I am so grateful for the opportunities I have been given in order to have been a source of support, and for the ability to guide my patients through living a full life while not letting HIV define them.

Where are you from originally and what led you to Ohio State?

I was born in Colorado Springs, Colorado, and moved to northwest Ohio when I was in sixth grade to be with extended family. I came to Ohio State for my undergraduate degree and only left to live in Baltimore for four years. I eventually found my way back to Columbus, and upon moving back in 2016, a close friend of mine, Stefanie Quimjian (who is now a nurse practitioner at The James) presented me with an opportunity to work as a patient care associate on the acute leukemia unit while I was working on a nursing degree. I am so grateful to her for this life-changing opportunity!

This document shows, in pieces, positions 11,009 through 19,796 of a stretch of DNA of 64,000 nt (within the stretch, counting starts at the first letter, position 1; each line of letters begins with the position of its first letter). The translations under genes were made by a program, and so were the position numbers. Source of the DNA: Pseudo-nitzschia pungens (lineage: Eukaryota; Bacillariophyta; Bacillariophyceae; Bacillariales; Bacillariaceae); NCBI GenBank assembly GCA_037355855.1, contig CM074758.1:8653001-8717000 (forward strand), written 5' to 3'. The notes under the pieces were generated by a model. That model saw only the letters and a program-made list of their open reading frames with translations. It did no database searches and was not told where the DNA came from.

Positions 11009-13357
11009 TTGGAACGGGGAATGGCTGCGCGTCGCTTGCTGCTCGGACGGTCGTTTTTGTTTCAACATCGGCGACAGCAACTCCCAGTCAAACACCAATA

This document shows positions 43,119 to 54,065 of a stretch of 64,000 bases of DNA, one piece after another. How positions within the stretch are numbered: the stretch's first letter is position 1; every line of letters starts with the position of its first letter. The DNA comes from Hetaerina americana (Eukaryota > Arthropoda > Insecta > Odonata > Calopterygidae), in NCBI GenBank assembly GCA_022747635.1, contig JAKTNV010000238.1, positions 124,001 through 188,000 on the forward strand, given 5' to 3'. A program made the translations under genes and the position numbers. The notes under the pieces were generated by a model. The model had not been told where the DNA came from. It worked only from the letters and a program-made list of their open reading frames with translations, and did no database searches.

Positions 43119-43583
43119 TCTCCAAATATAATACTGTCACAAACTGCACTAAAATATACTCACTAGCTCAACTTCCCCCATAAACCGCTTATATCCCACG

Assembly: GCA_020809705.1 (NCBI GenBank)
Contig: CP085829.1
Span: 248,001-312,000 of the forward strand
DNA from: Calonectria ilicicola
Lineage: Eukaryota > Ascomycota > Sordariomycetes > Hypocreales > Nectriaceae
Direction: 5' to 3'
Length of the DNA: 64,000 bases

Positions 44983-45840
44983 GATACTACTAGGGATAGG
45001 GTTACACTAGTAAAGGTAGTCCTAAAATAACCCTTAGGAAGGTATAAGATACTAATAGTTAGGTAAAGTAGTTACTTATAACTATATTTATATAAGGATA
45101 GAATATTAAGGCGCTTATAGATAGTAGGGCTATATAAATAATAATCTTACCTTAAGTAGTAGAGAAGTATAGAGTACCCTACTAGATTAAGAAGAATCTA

What drew you to the field and the role you play at the medical center?

Being a social worker in the medical field allowed me to work with nurses on a consistent basis, and I grew to admire the work they do. I decided to further my education and obtain a nursing degree. I hope to blend my social work and nursing skills to one day open a nonprofit organization. Ultimately my goal will be to provide support while facilitating a safe and accepting space for those in underserved communities in need of comprehensive and quality medical and mental health care.

Where do you work and what type of patients do you work with?

I work at The James with acute leukemia patients. I am honored to work with our patients, who demonstrate unimaginable strength. I am reminded that each day on Earth, with those we love and care about, is a gift. I am so grateful to be a witness to the love that family and friends show while their loved one is going through such a challenging time. It’s truly amazing.

Does your background in social work play a role in your current position?